In summary, our results demonstrated that increasing EC tone, counteracts the hypodopaminergic state in OA animals without affecting healthy animals. However, these results are not in line with the clinical research that has shown a lack of efficacy of FAAH inhibitors in reducing pain in OA (Huggins et al., 2012) and symptoms of depression (Sanofi, 2013). It is not known what causes this discrepancy between the very promising preclinical data and the lack of FAAH inhibitor efficacy in the clinic. Off-target activity of AEA or URB597 itself could play an important role. For example, AEA is also a TRPV1 agonist (Starowicz et al., 2013) and thus it may mediate pro-nociceptive effects as well. Additionally, the biological actions of FAAH extend far beyond the termination of anandamide signaling. Broad changes in lipid levels may arise as a result of the redundancy of EC inactivation (Piscitelli and Di Marzo, 2012). Moreover, in light of the present study it is important to note poor specificity of URB597 (Zhang et al., 2007), which has been shown to upregulate tyrosine hydrolase independently FAAH inhibition (Bosier et al., 2013). This study was preliminary and therefore, the exact mechanism of action was not established and off-target activity of URB597 may not be excluded. Further experiments with use of more specific FAAH inhibitors and cannabinoid receptor antagonists are required.
The raw data supporting the conclusions of this manuscript will be made available by the authors, without undue reservation, to any qualified researcher.
JM was responsible for drug treatment, participated in the study design, data interpretation and preparation of manuscript. AW performed the experiment and collected the data. JTM conducted the statistical analyses. LA-M participated in study design, data interpretation and preparation of manuscript. KS conceived and designed the study and was involved in interpretation of the data, preparation of the manuscript and revisions for intellectual content.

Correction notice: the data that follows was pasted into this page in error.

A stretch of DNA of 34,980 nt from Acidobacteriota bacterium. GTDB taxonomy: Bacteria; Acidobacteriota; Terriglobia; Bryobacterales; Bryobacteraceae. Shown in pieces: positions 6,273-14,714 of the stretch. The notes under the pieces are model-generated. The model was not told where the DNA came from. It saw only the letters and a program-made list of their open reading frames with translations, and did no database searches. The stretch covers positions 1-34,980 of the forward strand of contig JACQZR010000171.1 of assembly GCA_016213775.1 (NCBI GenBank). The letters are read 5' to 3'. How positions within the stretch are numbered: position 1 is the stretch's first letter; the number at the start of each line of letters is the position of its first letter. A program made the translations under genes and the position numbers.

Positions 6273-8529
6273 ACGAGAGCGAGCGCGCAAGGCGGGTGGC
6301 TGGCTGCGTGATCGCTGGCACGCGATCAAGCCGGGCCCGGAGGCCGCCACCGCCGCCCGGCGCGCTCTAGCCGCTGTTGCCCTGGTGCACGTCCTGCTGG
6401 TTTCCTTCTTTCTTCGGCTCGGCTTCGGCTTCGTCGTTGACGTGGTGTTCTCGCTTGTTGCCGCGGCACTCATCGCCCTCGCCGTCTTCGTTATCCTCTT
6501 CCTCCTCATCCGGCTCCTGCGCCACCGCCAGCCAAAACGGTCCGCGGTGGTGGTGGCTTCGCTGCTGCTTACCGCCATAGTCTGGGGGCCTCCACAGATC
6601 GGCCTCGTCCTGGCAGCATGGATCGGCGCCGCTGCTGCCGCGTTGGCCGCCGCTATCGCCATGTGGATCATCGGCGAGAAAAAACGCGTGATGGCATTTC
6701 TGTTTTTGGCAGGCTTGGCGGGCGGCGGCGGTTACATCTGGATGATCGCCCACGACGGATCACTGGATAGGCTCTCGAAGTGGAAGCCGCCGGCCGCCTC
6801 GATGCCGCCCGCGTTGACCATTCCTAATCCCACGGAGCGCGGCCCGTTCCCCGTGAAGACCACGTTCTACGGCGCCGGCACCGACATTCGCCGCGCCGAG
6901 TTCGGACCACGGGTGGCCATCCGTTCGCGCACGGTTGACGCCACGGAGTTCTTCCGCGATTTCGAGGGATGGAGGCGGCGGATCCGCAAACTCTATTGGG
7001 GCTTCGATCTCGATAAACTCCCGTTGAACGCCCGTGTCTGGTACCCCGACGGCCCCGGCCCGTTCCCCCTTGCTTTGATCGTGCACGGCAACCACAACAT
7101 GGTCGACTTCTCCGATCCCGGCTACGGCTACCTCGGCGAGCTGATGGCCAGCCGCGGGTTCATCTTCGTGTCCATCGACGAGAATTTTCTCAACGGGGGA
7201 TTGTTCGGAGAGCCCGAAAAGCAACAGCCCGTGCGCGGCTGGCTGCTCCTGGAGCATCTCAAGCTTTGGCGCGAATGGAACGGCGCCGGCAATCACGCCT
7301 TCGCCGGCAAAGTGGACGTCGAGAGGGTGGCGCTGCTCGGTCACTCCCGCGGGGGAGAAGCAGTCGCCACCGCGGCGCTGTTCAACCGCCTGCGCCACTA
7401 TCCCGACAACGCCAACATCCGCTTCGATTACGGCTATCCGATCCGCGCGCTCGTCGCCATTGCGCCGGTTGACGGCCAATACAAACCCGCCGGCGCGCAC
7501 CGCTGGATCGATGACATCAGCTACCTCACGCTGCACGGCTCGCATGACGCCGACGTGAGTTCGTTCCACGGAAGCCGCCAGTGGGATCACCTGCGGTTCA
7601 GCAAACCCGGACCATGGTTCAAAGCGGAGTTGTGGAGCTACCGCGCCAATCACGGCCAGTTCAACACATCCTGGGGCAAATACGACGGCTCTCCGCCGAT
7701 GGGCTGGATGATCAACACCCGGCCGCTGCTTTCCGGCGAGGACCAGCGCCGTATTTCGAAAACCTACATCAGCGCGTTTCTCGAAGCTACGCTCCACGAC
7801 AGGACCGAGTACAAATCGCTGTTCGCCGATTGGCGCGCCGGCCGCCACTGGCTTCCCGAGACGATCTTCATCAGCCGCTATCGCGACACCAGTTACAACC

This work was supported by Departmental Statutory funds (Institute of Pharmacology, Polish Academy of Sciences).
Conflict of Interest Statement
The authors declare that the research was conducted in the absence of any commercial or financial relationships that could be construed as a potential conflict of interest.
We gratefully acknowledge Irena Romańska, M.Sc. for professional assistance with the sample dissections and neurochemical studies.
The Supplementary Material for this article can be found online at: https://www.frontiersin.org/articles/10.3389/fnmol.2018.00466/full#supplementary-material
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Keywords: osteoarthritis, chronic pain, catecholamines metabolism, brain structures, reward system, hypodopaminergia, endocannabinoid system
Citation: Mlost J, Wąsik A, Michaluk JT, Antkiewicz-Michaluk L and Starowicz K (2018) Changes in Monoaminergic Neurotransmission in an Animal Model of Osteoarthritis: The Role of Endocannabinoid Signaling. Front. Mol. Neurosci. 11:466. doi: 10.3389/fnmol.2018.00466
Received: 28 September 2018; Accepted: 03 December 2018;
Published: 20 December 2018.
Edited by:Ildikó Rácz, Universitätsklinikum Bonn, Germany
Reviewed by:Livio Luongo, Università degli Studi della Campania “Luigi Vanvitelli” Naples, Italy
Bogna Ignatowska-Jankowska, Okinawa Institute of Science and Technology Graduate University, Japan
Copyright © 2018 Mlost, Wąsik, Michaluk, Antkiewicz-Michaluk and Starowicz. This is an open-access article distributed under the terms of the Creative Commons Attribution License (CC BY). The use, distribution or reproduction in other forums is permitted, provided the original author(s) and the copyright owner(s) are credited and that the original publication in this journal is cited, in accordance with accepted academic practice. No use, distribution or reproduction is permitted which does not comply with these terms.